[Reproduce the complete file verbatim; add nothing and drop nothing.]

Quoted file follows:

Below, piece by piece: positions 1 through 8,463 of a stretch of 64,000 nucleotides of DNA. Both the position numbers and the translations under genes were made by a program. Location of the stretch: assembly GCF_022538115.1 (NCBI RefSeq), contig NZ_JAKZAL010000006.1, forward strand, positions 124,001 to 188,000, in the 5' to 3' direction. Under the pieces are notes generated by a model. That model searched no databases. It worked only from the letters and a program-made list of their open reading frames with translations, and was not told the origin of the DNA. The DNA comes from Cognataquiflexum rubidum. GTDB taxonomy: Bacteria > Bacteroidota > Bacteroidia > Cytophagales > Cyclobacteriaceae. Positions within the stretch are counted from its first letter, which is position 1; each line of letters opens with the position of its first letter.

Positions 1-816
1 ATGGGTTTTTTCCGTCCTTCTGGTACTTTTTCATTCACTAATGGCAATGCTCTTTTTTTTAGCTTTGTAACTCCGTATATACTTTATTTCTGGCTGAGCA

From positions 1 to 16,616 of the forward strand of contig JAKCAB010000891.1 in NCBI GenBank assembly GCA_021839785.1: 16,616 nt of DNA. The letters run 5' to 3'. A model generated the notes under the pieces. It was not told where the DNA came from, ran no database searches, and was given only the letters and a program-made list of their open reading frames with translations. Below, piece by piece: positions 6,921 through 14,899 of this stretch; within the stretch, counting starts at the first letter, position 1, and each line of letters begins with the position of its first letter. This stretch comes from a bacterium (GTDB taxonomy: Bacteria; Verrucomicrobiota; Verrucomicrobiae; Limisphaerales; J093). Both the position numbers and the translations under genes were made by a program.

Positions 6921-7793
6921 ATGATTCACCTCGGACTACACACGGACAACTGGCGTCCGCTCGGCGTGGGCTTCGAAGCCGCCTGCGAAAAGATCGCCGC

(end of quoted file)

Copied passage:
Below, piece by piece: positions 1 through 8,463 of a stretch of 64,000 nucleotides of DNA. Both the position numbers and the translations under genes were made by a program. Location of the stretch: assembly GCF_022538115.1 (NCBI RefSeq), contig NZ_JAKZAL010000006.1, forward strand, positions 124,001 to 188,000, in the 5' to 3' direction. Under the pieces are notes generated by a model. That model searched no databases. It worked only from the letters and a program-made list of their open reading frames with translations, and was not told the origin of the DNA. The DNA comes from Cognataquiflexum rubidum. GTDB taxonomy: Bacteria > Bacteroidota > Bacteroidia > Cytophagales > Cyclobacteriaceae. Positions within the stretch are counted from its first letter, which is position 1; each line of letters opens with the position of its first letter.

Positions 1-816
1 ATGGGTTTTTTCCGTCCTTCTGGTACTTTTTCATTCACTAATGGCAATGCTCTTTTTTTTAGCTTTGTAACTCCGTATATACTTTATTTCTGGCTGAGCA

From positions 1 to 16,616 of the forward strand of contig JAKCAB010000891.1 in NCBI GenBank assembly GCA_021839785.1: 16,616 nt of DNA. The letters run 5' to 3'. A model generated the notes under the pieces. It was not told where the DNA came from, ran no database searches, and was given only the letters and a program-made list of their open reading frames with translations. Below, piece by piece: positions 6,921 through 14,899 of this stretch; within the stretch, counting starts at the first letter, position 1, and each line of letters begins with the position of its first letter. This stretch comes from a bacterium (GTDB taxonomy: Bacteria; Verrucomicrobiota; Verrucomicrobiae; Limisphaerales; J093). Both the position numbers and the translations under genes were made by a program.

Positions 6921-7793
6921 ATGATTCACCTCGGACTACACACGGACAACTGGCGTCCGCTCGGCGTGGGCTTCGAAGCCGCCTGCGAAAAGATCGCCGC